Philosophical Concepts

Why we Dwell on the Past



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"He dwells on the past so much, he might as well buy a house on memory lane."

Why do we dwell on the past? First, it's important to make a distinction in prepositions: on versus in. There is a world of difference between people who dwell on the past and people who dwell in it. The former is normal; the latter is often a sign of some greater problem. He who dwells on the past has his mind set in the present or focused on the future, stopping occasionally to re-visit moments from his personal history. But he who dwells in the past is generally so full of regrets and remorse that his focus is, obsessively and sometimes compulsively, on that which he would change but cannot.

Regret is a primary motivation for dwelling on the past. Regret at things we've done or said, or, more commonly, things we haven't done or said. Sometimes we remind ourselves of our crowning victories and greatest accomplishments, like the high school football star reminiscing over his "glory days." Some people remember friends or family, like the lonely college student who misses her ex. Others remember places and events, like the young man who nostalgically flips through the album of his college years. Whatever we dwell on, we do it because we miss those times either because we should have done or said something and didn't, or because those times were "so great" that we'd give anything to have them back.

When you dwell on the past, you relive, however briefly, a moment of such goodness and pleasure, that for that infinitesimal blink of time it seems you're there again, surrounded by the people things that made that time so good. But then it passes. You're left with yourself, your current surroundings, and the aching memory that what's past is past forever. Emptiness, loneliness, and anger are normal responses to such a reversion. So is writing bad poetry, but fortunately this reaction seems to decline as people grow older.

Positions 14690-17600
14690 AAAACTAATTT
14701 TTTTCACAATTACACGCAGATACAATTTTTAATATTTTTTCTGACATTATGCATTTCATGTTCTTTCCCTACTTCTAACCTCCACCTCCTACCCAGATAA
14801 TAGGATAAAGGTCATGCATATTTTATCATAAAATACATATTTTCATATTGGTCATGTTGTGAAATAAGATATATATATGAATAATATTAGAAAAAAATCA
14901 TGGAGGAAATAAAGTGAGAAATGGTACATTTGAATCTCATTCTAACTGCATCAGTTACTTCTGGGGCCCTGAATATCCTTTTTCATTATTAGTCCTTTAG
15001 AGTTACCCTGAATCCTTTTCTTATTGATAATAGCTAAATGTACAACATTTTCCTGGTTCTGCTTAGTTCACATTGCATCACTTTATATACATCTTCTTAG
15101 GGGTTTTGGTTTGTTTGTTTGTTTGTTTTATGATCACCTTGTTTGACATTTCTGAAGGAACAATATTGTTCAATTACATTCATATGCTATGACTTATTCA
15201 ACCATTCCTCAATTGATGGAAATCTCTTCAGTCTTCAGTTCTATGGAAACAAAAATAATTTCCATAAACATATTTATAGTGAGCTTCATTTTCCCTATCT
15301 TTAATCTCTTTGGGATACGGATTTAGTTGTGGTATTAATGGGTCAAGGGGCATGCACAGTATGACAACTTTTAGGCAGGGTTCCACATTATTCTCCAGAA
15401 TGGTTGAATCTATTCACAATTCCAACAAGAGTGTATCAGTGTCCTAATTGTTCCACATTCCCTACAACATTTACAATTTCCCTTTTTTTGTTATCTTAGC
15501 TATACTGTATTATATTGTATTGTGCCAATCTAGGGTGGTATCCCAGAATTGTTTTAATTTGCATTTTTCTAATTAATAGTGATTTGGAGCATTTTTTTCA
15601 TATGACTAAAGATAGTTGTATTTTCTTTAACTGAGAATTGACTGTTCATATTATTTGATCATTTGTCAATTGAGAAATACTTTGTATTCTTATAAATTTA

So why do we do it? Why do we spend the present remembering the past? Why do we forsake the future in an effort to re-live days gone by? Reasons vary from person to person, but they can all be traced to one of two roots: either the memory upon which we dwell is very good or very bad; it stands out in some way, a sort of lighthouse in the sea of memory. Nobody spends much time, if any, thinking about the shower they took yesterday, or the laundry they did last week. Ordinary things, tasks done or people seen on a regular basis, aren't fodder for memory; they're forgotten in the rote of routine. It's the special moments, the excruciating or exhilarating moments, that withstand the test of time forgetfulness. It's these extraordinary moments to which our thoughts are drawn, inexplicably or deliberately, on such a regular basis.

Dwelling on the past doesn't necessarily indicate a lack of satisfaction with the present. People who live very happy lives still find themselves, in moments of quiescence and tranquility, drawn to deliberations of days of yore. It's one of the most universal acts of humanity. Just remember: do something each day to make it worth remembering tomorrow.

More about this author: Jason Craig

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